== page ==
Medicare Implications for Australian Expats is the first in a series of three articles to help you understand what you need to know about not only the medicare implications for Australian Expats, but also the health insurance implications for Australian Expats. Just because you are living abroad, does not mean you should disregard the implications for medicare and your private health insurance in Australia. In this three part series, I will discuss :
Part 1. Medicare Implications For Australian Expats
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To understand the private health insurance and medicare implications for Australian expats (and how it applies to you), you first need to understand whether or not you are an Australian resident for tax purposes. To help you with this, you can read my article on tax residency by clicking here or for more detailed information you can obtain a copy of my FREE EBook by clicking here.
Medicare Implications For Australian Expats – Medicare Levy
If you remain an Australian resident for tax purposes whilst living abroad then :
- You will remain liable for the medicare levy on your taxable income as if you were living in Australia
- You will remain liable for the medicare levy surcharge of 1-1.5% on your taxable income if your income exceeds approximately A$90,000 (singles) and A$180,000 (couples) subject to a number of adjustments and rules. As the medicare levy surcharge was introduced by the Australian government to encourage high income earners to keep their private health insurance cover you can avoid the levy surcharge by maintaining private health insurance cover in Australia while living abroad. I will discuss this more in part 2 of this series.
If you become a non-Australian resident for tax purposes while living abroad then :
- You will not be liable for the medicare levy or the medicare levy surcharge
Medicare Implications For Australian Expats – Entitlement to Use Medicare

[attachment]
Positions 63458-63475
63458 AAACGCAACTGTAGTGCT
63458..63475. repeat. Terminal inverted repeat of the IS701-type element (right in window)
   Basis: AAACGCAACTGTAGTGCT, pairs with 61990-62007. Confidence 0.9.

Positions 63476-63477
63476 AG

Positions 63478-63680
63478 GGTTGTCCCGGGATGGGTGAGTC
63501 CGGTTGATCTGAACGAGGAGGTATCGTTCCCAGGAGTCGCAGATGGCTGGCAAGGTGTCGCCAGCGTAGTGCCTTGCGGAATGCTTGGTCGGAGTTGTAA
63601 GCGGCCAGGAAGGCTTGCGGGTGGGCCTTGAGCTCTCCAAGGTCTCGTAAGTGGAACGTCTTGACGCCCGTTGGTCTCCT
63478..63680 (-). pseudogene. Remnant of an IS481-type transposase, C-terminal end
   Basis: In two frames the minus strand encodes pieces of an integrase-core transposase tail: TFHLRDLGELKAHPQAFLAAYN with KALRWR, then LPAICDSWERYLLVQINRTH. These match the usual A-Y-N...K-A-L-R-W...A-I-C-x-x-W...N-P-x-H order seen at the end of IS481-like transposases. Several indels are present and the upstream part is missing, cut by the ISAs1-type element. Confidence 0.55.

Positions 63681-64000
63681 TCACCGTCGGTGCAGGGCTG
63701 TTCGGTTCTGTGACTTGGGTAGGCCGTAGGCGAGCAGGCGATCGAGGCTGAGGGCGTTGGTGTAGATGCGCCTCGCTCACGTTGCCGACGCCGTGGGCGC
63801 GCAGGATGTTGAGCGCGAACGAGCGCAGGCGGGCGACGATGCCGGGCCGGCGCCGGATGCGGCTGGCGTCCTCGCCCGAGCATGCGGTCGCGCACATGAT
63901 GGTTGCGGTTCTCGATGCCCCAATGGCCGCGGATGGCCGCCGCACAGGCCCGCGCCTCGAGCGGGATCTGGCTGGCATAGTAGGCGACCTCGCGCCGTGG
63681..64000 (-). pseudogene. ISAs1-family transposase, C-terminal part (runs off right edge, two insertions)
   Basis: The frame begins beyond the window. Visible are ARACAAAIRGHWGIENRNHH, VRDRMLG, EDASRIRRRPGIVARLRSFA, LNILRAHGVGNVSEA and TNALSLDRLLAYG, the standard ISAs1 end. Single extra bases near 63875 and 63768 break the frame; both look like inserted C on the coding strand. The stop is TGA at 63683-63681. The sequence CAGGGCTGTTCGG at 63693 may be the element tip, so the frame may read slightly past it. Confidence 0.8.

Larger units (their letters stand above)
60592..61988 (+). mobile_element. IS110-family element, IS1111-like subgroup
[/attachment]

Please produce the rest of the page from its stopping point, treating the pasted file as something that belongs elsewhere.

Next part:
As many expats take out international health insurance, eligibility for medicare services while living abroad is often not particularly relevant. However, there is a lot of confusing information regarding eligibility for medicare while you are living overseas, and I have found it difficult to obtain the correct advice. Many accountants and tax advisors will tell you that if you are not an Australian Resident for tax purposes (and you are therefore not paying the medicare levy) you are not entitled to medicare services. This has been my understanding up until this month. My conversations with Medicare have not been particularly helpful to gain further clarity.
However a number of health insurance professionals have now advised me that Australians living abroad continue to be eligible for medicare for up to 5 years after leaving the country. To access treatment under medicare you will need a valid medicare card. Your medicare card will have a five year expiry period attached to it, and if you need to apply for a new card while living overseas you will need to advise Medicare that you are still an Australian Resident but living temporarily overseas. In any case, I recommend that if you are relying on being able to use medicare services on a trip back to Australia, I would recommend contacting Medicare to confirm your eligibility. After the five year period, you will need to rely on your International Health Insurance to cover your medical care if required on subsequent visits to Australia.
In my next article I will tell you what you need to know about Private Health Insurance as an Australian Expat* to minimise your current and future costs. *Private Health Insurance For Australian Expats refers to private health insurance in Australia as opposed to international health insurance you might take out to cover you while living abroad.
Do you want to understand how much an international health insurance policy may cost you? Contact Cigna Global for a free quote online.
Disclaimer : This information is for educational purposes only and does not constitute financial or taxation advice. As this information is not advice and has been prepared without taking into account your objectives, financial situation or needs you should, before acting on this information, consider its appropriateness for your circumstances. Independent advice should be obtained from an Australian financial services licensee before making investment decisions, and a registered (tax) financial advisor/accountant in relation to taxation decisions. To the extent permitted by law, we exclude all liability for any loss or damage arising in any way. We may receive referral commissions from companies mentioned in this article.
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